|Steven T. Frantz, PhD
Following graduation from Southern Illinois University, Steven Frantz served two years in Somalia as a Peace Corps Volunteer. During that time, he taught in an Intermediate School and worked on a variety of community development projects.
In 1966 Dr. Frantz began his forty-year career in the Scarsdale Public Schools. There he served as an elementary school teacher, Elementary Science Helping Teacher, Co-Director of Math-Science Center, and the Principal of the Fox Meadow Elementary School.
Also during that time, Dr. Frantz earned his Masters and PhD at New York University and served two years as President of the Scarsdale Teachers Association.Since his 2006 retirement, Dr. Frantz has consulted with the Scarsdale School District as Sustainability Education Coordinator.
He is a member of the Westchester County Task Force on Global Warming and the Sustainable Scarsdale Task Force.
MR: What does Global Warming mean to you?
DSF: Global Warming, to me, means that human endeavors are putting the entire world’s population and especially future generations at tremendous risk. Our actions today are imperiling the ability of future generations to enjoy and experience the resources our wonderful planet gives us like water, fresh food, and health. Global Warming will drastically infringe on the things we so easily take for granted.
MR: Do you see educators and children responding appropriately? [more]
DSF: It’s hard… I almost know too much about the subject at this point and so I think I have a deeper understanding of the urgency we are facing. Although I want to force our teachers and kids to do everything right now, I know that an educator’s role is to teach, even though it can be the slower path. Sometimes I get frustrated at how long it takes to implement even the simplest tasks like recycling.
MR: What is the teacher’s role right now for kids?
DSF: Teachers and educators have an enormous responsibility right now to teach our children about conservation. When you teach you have to present fact, opinion, and bring these subjects into discussion. We need children and teachers to understand and embrace the movement. We encourage them to debate, apply, and to question. In order to get “buy-in,” they have to agree that there is a problem, and it is the teacher’s role to guide them in this process.
MR: And so this is taking more time than you think we have?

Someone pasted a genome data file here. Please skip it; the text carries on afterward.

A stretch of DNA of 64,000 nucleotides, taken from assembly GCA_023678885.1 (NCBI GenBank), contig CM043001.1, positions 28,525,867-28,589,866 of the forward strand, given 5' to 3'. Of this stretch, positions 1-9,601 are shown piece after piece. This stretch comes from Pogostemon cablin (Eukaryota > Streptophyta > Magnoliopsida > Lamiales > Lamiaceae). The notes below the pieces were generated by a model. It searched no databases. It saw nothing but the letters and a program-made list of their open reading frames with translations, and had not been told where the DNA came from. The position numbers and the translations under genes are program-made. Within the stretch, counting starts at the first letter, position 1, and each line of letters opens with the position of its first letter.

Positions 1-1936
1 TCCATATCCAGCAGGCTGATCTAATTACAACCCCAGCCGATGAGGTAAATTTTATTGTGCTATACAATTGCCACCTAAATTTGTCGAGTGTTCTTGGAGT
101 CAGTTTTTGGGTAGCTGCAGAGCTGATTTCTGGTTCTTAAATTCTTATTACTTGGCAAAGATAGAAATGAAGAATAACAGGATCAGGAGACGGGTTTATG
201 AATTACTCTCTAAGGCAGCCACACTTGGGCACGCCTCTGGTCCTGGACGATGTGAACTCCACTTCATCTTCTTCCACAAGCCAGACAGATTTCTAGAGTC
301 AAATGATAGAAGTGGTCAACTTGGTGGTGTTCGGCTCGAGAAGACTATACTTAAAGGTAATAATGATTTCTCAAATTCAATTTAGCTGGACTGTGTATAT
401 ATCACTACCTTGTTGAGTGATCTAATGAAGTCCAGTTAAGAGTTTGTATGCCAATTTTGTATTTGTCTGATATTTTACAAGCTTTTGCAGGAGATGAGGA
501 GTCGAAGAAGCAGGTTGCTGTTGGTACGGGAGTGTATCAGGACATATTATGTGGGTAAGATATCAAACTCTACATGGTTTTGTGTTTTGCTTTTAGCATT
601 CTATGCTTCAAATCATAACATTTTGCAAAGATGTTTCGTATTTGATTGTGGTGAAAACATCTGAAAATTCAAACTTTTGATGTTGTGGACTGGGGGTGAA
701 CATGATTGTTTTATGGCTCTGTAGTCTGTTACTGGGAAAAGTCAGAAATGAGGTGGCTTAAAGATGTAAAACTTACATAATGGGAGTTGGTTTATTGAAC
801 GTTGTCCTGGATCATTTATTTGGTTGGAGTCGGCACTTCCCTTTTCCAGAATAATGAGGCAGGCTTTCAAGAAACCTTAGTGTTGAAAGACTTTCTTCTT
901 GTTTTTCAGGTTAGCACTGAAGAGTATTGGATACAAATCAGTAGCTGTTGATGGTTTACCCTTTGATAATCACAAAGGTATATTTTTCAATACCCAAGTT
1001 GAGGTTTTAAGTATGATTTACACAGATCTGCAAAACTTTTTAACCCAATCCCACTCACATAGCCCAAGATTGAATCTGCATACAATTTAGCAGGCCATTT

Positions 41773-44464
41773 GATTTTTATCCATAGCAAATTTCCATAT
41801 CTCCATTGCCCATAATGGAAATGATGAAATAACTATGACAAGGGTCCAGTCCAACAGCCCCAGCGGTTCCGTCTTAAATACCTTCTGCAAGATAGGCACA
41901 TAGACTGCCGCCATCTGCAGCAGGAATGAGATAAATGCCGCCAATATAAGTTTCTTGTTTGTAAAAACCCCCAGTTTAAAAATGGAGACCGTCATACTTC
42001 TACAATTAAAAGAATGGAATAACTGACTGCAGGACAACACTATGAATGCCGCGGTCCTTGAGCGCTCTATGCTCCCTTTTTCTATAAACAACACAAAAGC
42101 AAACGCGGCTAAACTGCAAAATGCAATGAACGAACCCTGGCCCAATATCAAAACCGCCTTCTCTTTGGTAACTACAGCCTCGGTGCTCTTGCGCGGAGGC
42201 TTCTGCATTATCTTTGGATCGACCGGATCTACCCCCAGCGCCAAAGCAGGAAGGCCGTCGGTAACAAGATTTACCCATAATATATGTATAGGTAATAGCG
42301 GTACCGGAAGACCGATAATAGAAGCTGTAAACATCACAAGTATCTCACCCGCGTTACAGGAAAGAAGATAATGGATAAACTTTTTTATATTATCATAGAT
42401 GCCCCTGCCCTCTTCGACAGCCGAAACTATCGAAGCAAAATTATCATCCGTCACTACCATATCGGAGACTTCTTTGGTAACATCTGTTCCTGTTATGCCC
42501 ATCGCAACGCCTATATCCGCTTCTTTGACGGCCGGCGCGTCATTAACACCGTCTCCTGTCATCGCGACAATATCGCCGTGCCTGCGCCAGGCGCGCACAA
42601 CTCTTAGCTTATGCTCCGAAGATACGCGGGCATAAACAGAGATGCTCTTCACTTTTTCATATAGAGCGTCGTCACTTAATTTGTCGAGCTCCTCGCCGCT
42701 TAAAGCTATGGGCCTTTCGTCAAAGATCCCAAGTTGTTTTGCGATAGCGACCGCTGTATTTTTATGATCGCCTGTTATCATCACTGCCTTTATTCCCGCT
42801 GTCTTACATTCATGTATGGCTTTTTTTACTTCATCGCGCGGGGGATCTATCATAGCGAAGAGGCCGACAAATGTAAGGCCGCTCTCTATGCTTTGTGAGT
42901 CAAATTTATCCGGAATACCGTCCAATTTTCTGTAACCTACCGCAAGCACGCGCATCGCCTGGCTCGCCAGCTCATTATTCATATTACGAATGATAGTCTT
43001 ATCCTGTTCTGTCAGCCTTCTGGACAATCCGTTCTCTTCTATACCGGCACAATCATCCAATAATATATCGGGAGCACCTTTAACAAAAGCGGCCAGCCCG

DSF: Well, because of my role in the school district, I have had the opportunity to meet and discuss things with folks who are on the front lines. One such gentleman was sitting beside me at an event who was Chief Council for the Environmental Defense Council. He really drove the point home to me that we have a finite period of time to act. He really disagreed with the educational “process” in this particular case, and he said that the situation was “too urgent to wait,” and “schools need to put policies and procedures in place immediately.” His philosophy was “act now, explain later.” I remember him saying “this is not your typical issue and this is so urgent we need to force compliance right NOW.” I agree with him, it is not going to make a bit of difference if kids can spell and subtract if the planet’s eco-system is failing……it becomes absurd. This was one of those conversations that keeps me up at night.
MR: So do you think it (change) is happening?
DSF: I know we will win the majority we need…….it’s growing like crazy already. Everyone really needs to be accountable and do their part in order to make sure we reach a tipping point. Globally we need regulations quickly in manufacturing, coal mining and oil refineries. It won’t make a hill of difference if we have all the school children and teachers educated on the subject only to have big manufacturers and coal companies polluting the landscape and the world.
MR: So what is your deepest fear on the subject?
DSF: For the people of the world, my concern is with the poor people of our country. The poor pay the higher price for global warming …they do not have the means to do the things to help avoid the consequences…….if the earth’s seas rise, these people will not be able to act. Their lands will flood and they will be displaced and their food sources destroyed. My deepest fear however, is that we are already too late. I know this is a dark thought, and I do not really believe it, but when I am honest about my fears… this is the one that really scares me.
MR: How can individuals do anything worthwhile that will really make a difference?